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Re: [rest-discuss] How much REST should your Web API get?

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  • Mike Schinkel
    Once again you have given me much to ponder. Thanks for the effort; I will be trying to internalize this. -Mike
    Message 1 of 46 , May 4, 2013
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      Once again you have given me much to ponder. Thanks for the effort; I will be trying to internalize this.

      -Mike

      On May 4, 2013, at 1:49 PM, "Markus Lanthaler" <markus.lanthaler@...> wrote:

      > On Saturday, May 04, 2013 7:03 PM, Mike Schinkel wrote:
      >> Hmm. Okay, the more I think I understand about REST the more I think
      >> I don't understand and/or am unsure who actually really understands
      >> REST besides Roy.
      >>
      >> As I've read Roy I've come away understanding that messages must be
      >> self-contained
      >
      > No, you are confusing self-contained with self-descriptive.
      >
      >
      >> and the only thing the client should know is how the
      >> links in the returned representation are defined to behave as defined
      >> by the representation's content yype. Having links in one document and
      >> data in a second document where you have to have the contents of both
      >> documents seems to me to violate that need for self-containment.
      >
      > ... if there would be a self-containment constraint that would be true --
      > but there isn't.
      >
      >
      >> I do have one question; if there is a home document that is cacheable
      >> for some period "X" and at the time immediately after an API client
      >> retrieves the home document the servers are moved and the client later
      >> perform an operation that requires URLs from the home document but
      >> before "X" time has passed, it can cause failure. If the message is
      >> self-contained that time window is greatly reduced. This is one of the
      >> reasons I can postulate there is a need for self-contained messages.
      >
      > That doesn't matter at all. Program defensively, detect the error, and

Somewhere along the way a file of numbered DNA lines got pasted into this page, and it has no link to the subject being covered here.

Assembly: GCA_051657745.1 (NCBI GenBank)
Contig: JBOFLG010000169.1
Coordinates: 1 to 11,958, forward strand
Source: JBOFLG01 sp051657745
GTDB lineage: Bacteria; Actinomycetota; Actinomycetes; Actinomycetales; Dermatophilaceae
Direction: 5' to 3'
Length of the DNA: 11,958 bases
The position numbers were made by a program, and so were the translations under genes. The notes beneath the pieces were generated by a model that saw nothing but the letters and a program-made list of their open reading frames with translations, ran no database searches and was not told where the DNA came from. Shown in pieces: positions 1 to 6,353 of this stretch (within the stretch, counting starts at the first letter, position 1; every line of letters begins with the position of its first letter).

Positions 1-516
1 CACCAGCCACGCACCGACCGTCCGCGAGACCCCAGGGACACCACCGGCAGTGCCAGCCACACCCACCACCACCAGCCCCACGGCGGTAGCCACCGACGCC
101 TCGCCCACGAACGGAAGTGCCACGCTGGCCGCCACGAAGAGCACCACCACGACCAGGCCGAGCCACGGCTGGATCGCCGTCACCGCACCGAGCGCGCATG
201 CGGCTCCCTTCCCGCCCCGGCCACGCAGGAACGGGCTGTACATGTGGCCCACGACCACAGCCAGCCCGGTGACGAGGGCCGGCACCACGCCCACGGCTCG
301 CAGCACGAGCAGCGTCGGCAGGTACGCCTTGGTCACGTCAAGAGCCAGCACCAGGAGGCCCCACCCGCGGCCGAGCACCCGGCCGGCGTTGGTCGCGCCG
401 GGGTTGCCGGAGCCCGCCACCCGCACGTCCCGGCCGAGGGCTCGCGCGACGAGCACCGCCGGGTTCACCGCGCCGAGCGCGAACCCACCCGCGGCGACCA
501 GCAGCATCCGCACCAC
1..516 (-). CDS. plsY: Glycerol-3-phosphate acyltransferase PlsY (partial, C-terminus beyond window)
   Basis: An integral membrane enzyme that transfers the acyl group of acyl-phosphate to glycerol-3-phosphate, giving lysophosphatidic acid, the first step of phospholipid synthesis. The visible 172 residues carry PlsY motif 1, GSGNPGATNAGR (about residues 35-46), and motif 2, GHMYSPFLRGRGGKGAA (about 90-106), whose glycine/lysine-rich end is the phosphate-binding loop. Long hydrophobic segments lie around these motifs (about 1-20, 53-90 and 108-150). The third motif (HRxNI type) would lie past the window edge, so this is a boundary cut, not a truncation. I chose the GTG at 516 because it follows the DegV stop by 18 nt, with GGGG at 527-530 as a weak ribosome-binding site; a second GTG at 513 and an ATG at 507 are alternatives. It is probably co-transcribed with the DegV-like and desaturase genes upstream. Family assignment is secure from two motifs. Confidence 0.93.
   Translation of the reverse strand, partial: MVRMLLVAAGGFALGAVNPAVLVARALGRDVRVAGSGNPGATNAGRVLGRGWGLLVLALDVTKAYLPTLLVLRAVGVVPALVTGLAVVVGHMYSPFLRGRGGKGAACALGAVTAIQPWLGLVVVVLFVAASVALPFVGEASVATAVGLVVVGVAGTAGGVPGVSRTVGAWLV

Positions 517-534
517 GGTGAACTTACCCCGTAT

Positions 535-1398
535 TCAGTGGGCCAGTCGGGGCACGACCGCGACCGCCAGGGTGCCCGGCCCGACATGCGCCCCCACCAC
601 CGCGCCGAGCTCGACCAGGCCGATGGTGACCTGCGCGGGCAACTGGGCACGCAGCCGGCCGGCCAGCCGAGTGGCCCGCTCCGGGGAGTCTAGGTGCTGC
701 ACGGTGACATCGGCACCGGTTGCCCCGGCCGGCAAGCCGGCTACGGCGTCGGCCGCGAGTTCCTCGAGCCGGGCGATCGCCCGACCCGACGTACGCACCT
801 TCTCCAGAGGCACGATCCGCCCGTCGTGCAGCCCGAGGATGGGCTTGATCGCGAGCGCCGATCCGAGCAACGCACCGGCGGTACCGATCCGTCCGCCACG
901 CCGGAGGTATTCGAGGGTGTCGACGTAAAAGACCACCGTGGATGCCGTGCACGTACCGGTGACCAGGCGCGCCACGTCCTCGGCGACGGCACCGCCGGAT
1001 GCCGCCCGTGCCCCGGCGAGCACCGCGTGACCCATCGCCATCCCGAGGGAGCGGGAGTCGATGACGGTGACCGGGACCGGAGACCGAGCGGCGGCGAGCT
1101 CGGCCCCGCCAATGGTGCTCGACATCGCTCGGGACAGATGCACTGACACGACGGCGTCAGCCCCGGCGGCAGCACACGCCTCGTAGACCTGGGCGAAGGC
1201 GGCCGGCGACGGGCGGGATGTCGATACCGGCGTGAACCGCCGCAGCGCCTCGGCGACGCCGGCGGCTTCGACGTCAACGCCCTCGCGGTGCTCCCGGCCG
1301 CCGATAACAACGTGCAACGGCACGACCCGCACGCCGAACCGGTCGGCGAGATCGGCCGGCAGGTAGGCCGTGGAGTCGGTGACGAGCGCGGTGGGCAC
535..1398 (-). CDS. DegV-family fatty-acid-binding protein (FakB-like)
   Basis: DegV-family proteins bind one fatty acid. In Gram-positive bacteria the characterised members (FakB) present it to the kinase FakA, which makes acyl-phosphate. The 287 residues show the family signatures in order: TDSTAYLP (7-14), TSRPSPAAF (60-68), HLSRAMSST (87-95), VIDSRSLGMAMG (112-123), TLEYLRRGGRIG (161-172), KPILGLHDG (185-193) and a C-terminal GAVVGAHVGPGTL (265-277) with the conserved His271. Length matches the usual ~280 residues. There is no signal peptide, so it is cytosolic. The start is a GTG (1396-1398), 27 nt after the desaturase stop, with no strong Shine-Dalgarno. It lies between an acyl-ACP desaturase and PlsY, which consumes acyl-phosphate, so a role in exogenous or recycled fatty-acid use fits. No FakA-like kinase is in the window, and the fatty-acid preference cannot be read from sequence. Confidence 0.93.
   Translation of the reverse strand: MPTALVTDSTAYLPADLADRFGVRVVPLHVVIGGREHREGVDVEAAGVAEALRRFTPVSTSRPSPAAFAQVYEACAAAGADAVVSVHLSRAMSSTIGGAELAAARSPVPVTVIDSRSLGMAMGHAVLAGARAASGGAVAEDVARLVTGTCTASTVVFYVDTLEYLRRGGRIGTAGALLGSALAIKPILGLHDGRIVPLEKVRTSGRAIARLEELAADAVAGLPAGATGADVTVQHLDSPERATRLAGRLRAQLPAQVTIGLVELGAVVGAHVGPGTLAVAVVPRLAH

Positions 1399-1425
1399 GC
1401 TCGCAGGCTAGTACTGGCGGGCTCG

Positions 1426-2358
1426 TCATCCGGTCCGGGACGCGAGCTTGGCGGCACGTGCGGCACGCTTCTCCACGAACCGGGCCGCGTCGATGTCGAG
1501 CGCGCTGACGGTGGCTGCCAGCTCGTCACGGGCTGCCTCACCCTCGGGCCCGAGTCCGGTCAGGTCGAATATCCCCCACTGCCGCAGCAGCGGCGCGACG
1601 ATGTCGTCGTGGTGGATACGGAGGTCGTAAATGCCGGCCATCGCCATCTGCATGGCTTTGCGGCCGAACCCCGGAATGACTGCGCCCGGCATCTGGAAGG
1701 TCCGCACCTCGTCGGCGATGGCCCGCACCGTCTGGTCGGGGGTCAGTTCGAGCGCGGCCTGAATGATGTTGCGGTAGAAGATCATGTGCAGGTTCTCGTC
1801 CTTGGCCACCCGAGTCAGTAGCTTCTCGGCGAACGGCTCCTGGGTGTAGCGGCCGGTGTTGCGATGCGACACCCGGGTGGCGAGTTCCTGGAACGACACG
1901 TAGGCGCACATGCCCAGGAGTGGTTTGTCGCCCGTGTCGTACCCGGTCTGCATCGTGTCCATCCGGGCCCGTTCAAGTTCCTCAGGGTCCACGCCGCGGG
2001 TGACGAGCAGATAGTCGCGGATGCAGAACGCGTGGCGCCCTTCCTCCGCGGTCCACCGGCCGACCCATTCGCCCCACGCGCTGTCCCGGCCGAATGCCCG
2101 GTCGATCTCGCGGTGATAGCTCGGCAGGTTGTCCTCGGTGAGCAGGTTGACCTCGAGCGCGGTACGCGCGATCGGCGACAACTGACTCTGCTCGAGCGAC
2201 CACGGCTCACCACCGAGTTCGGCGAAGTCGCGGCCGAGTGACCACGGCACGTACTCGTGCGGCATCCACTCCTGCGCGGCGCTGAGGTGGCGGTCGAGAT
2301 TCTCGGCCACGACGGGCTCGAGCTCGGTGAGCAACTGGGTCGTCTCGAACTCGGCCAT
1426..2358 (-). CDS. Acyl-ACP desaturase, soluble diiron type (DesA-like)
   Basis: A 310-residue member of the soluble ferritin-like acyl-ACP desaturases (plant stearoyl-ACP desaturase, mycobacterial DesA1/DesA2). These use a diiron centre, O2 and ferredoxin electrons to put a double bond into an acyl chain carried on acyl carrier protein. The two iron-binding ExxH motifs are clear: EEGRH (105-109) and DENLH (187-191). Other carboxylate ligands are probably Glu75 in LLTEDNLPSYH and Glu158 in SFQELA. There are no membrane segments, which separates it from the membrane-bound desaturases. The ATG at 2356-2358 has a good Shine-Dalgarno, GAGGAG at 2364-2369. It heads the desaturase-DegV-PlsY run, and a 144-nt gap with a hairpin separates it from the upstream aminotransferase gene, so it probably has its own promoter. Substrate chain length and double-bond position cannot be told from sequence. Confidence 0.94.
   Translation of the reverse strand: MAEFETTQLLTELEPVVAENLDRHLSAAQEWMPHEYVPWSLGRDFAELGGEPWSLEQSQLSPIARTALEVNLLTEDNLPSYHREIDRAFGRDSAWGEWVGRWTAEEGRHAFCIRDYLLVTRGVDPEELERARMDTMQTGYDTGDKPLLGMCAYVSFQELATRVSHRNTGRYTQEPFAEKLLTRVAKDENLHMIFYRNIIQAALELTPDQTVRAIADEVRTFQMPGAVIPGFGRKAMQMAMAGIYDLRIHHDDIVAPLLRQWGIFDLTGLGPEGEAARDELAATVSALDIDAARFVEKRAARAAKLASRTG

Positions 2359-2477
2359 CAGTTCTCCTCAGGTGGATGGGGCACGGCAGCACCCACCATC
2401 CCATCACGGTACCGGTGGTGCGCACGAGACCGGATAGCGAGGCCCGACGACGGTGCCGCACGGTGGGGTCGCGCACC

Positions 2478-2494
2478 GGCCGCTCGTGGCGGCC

> recover.
      >
      > I could just as well argue that separating them allows you to request them
      > in parallel which would probably be faster so the time window you are
      > talking about would be reduced even further.
      >
      >
      >
      > --
      > Markus Lanthaler
      > @markuslanthaler
      >
    • Mike Schinkel
      Once again you have given me much to ponder. Thanks for the effort; I will be trying to internalize this. -Mike
      Message 46 of 46 , May 4, 2013
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        Once again you have given me much to ponder. Thanks for the effort; I will be trying to internalize this.

        -Mike

        On May 4, 2013, at 1:49 PM, "Markus Lanthaler" <markus.lanthaler@...> wrote:

        > On Saturday, May 04, 2013 7:03 PM, Mike Schinkel wrote:
        >> Hmm. Okay, the more I think I understand about REST the more I think
        >> I don't understand and/or am unsure who actually really understands
        >> REST besides Roy.
        >>
        >> As I've read Roy I've come away understanding that messages must be
        >> self-contained
        >
        > No, you are confusing self-contained with self-descriptive.
        >
        >
        >> and the only thing the client should know is how the
        >> links in the returned representation are defined to behave as defined
        >> by the representation's content yype. Having links in one document and
        >> data in a second document where you have to have the contents of both
        >> documents seems to me to violate that need for self-containment.
        >
        > ... if there would be a self-containment constraint that would be true --
        > but there isn't.
        >
        >
        >> I do have one question; if there is a home document that is cacheable
        >> for some period "X" and at the time immediately after an API client
        >> retrieves the home document the servers are moved and the client later
        >> perform an operation that requires URLs from the home document but
        >> before "X" time has passed, it can cause failure. If the message is
        >> self-contained that time window is greatly reduced. This is one of the
        >> reasons I can postulate there is a need for self-contained messages.
        >
        > That doesn't matter at all. Program defensively, detect the error, and
        > recover.
        >
        > I could just as well argue that separating them allows you to request them
        > in parallel which would probably be faster so the time window you are
        > talking about would be reduced even further.
        >
        >
        >
        > --
        > Markus Lanthaler
        > @markuslanthaler
        >
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